Pay It Forward, As They Say

Not too long ago I was helping a friend, and a man came in, and I asked if I could help him.  He had what I perceived to be a small problem, and I went and had the problem corrected as quickly as possible.  While the problem was being dealt with, I started to chat with him as is my nature, and most people can attest to that.  One thing led to another and I found out the gentleman was a wine representative for the Don Sebestiani & Sons.  When his problem had been corrected, I was happy to have him go on his way, and I had told my friend that I was not going to charge him and perhaps he would come back again as a customer.  My friend agreed, so all was good.

 Sebastiani & Sons 1

A few hours later, the young man returned with a rolling piece of luggage and it held eight bottles of wine, some samples of what he sold.  We had an impromptu wine tasting and there were other customers as well.  It was a grand old time.  I will mention four of the wines, and then follow up with the other four in the next article.

The first two wines were a set of wines from Clarksburg, California called “The Crusher” and there is a strong affinity between the Sebastiani family and the Wilson Vineyard in Clarksburg.  Since the Sebastiani family has been in business for four generations, I am sure that they have strong old strong ties with certain growers over the years.  We tried The Crusher Chardonnay Wilson Vineyard 2011 and The Crusher Petite Sirah 2011.  I enjoyed the Chardonnay better, as I found that the Petite Sirah was very fruit forward, which is not my favorite in wines, but it may be better if it has some time to mellow out.

The third wine was Don & Sons Pinot Noir Sonoma Coast 2011.  The Sonoma Coast is an area that I have just recently started to notice and try some wines of this designation.  I enjoy the Pinot Noir varietal, and I thought that this wine was a little light, but then since I had only tasted it without the pleasure of food to pair it with I will have to have another attempt with it, and to let the wine open up properly.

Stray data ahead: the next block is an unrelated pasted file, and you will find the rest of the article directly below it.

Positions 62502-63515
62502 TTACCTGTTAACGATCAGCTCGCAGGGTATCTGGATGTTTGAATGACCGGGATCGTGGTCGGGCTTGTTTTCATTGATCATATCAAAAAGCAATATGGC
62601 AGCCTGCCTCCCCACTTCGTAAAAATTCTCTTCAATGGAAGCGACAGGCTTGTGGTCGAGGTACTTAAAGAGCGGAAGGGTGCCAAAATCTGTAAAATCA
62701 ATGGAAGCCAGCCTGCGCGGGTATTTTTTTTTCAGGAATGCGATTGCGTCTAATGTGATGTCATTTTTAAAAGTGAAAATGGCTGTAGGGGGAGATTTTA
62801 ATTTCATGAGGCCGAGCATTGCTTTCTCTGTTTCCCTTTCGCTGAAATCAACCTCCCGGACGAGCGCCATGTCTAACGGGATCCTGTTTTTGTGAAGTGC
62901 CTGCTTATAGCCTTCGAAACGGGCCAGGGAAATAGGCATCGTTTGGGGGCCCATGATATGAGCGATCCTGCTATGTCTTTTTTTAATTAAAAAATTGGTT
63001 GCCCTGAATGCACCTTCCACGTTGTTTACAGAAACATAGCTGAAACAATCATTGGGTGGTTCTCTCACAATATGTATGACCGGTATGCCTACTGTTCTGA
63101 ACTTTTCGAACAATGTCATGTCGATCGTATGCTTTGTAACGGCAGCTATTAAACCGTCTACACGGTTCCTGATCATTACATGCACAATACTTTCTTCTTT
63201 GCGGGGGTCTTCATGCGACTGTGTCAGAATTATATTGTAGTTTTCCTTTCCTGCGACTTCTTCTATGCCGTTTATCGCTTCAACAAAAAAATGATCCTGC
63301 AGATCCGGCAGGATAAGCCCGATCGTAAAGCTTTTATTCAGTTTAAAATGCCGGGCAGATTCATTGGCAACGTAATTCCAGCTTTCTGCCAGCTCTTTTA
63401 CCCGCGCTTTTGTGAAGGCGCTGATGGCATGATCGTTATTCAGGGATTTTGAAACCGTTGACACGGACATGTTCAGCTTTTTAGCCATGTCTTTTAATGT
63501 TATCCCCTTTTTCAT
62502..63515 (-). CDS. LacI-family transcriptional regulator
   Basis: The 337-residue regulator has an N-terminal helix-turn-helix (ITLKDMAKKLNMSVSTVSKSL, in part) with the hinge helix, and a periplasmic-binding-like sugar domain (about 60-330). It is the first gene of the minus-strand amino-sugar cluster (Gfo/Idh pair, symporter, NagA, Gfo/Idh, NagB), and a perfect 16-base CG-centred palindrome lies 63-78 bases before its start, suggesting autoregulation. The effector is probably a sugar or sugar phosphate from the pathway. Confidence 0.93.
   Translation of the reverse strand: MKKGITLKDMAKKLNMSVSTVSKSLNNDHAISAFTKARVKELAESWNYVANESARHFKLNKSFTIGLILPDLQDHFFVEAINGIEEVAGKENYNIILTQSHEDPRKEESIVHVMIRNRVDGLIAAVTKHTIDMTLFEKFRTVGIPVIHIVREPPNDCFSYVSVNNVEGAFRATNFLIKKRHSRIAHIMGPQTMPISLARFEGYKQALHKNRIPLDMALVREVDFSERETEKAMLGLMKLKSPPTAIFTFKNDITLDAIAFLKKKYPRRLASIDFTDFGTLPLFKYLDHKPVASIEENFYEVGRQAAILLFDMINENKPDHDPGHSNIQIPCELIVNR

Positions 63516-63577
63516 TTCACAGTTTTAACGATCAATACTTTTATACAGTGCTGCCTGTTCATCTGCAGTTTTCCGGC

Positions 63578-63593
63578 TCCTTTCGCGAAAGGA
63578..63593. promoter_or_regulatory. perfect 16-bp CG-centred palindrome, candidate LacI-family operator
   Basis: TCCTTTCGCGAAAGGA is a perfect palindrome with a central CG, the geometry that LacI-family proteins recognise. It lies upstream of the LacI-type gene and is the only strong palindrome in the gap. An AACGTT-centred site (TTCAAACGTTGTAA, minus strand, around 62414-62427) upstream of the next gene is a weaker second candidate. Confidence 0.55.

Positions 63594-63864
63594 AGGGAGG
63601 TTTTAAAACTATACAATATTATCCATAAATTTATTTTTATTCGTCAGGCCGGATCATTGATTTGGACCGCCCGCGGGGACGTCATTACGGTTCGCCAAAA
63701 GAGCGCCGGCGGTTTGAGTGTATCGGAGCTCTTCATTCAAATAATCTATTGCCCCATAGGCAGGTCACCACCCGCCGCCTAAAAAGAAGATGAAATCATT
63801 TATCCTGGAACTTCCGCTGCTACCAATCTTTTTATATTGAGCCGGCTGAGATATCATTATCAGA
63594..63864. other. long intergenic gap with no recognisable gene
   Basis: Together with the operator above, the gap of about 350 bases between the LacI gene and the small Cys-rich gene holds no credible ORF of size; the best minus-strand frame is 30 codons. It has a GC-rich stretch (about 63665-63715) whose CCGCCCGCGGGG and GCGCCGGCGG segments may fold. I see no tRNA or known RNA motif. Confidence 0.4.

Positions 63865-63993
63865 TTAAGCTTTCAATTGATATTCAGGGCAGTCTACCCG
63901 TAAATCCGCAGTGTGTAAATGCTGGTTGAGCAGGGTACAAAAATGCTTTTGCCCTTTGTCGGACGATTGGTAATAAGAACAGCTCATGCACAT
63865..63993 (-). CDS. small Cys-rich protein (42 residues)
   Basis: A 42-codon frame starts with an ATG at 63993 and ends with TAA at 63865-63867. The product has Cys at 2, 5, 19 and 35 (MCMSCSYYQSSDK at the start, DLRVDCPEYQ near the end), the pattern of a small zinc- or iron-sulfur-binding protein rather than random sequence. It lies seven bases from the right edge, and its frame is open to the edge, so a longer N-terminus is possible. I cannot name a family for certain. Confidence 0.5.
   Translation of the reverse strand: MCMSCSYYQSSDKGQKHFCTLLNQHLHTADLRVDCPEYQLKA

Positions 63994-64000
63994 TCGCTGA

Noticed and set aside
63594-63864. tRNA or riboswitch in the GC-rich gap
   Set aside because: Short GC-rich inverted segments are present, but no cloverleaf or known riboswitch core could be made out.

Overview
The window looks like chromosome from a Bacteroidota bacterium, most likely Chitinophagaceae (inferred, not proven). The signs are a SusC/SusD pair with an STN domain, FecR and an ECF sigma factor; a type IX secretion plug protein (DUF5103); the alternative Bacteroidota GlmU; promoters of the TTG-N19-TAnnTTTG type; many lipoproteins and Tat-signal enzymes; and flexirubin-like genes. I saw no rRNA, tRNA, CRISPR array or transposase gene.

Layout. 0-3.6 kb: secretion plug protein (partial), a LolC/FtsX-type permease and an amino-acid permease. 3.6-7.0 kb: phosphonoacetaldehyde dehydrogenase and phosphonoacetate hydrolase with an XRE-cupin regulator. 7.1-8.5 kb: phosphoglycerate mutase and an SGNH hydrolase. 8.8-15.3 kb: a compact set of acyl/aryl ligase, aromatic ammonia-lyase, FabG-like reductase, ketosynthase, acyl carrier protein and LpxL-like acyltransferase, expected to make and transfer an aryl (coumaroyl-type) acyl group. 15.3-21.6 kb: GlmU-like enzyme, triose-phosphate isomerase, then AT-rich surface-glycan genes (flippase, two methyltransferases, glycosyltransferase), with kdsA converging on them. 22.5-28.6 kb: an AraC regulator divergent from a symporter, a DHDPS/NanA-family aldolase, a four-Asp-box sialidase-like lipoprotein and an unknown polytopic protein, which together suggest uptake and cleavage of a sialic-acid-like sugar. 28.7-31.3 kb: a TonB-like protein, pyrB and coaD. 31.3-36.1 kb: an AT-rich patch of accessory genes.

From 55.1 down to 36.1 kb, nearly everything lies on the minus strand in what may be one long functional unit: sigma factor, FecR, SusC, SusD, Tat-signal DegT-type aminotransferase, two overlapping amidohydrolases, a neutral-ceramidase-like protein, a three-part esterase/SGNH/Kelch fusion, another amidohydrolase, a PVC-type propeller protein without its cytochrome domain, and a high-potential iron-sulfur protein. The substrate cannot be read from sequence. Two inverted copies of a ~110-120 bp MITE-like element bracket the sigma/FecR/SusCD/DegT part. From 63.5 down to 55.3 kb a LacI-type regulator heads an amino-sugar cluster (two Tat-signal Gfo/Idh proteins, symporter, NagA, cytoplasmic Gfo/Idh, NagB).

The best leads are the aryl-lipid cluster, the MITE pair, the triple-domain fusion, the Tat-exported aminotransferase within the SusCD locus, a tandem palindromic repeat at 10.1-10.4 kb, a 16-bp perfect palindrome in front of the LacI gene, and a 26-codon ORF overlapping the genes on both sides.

The fourth wine I will mention today is Project Paso Lonely Oak Red 2011 from Paso Robles, California.  This was also a new wine for me, but I have been to Paso Robles during trips when we stayed in Carmel and I have an affinity for this designation as I have not had a bad wine from there yet.  This particular proprietary red wine is a blend of Zinfandel, Petite Sirah, Malbec and Tempranillo and I really enjoyed this wine, and I am not a big fan of Zinfandel, but tempered as it was with the other wines it was a most pleasant drink.  I could see it pairing with pizza, steaks and other red meats in a simple preparation.

It was a wonderful way to end the day, and it was all because I did someone a favor.  The young man, who is very passionate about the wines he was offering, has become a customer of my friend and I hope that they have a long history between the two of them.  It is great how in a simple conversation, you can find out about how wine can be a great catalyst and moment in serendipity.


About thewineraconteur

A non-technical wine writer, who enjoys the moment with the wine, as much as the wine. Instagram/thewineraconteur Facebook/ The Wine Raconteur
This entry was posted in Wine and tagged , , , , , , , , , , , , , , , . Bookmark the permalink.

2 Responses to Pay It Forward, As They Say

  1. Alma Mendoza says:

    John this was an excellent story. A great read as always. I always enjoy reading hour stories . I not only enjoyed the paying it forward aspect to your story, but definitely the serindipidous part. And I have added another wine on my list to try as well. Thank You

Leave a Reply

Fill in your details below or click an icon to log in: Logo

You are commenting using your account. Log Out /  Change )

Google+ photo

You are commenting using your Google+ account. Log Out /  Change )

Twitter picture

You are commenting using your Twitter account. Log Out /  Change )

Facebook photo

You are commenting using your Facebook account. Log Out /  Change )


Connecting to %s

This site uses Akismet to reduce spam. Learn how your comment data is processed.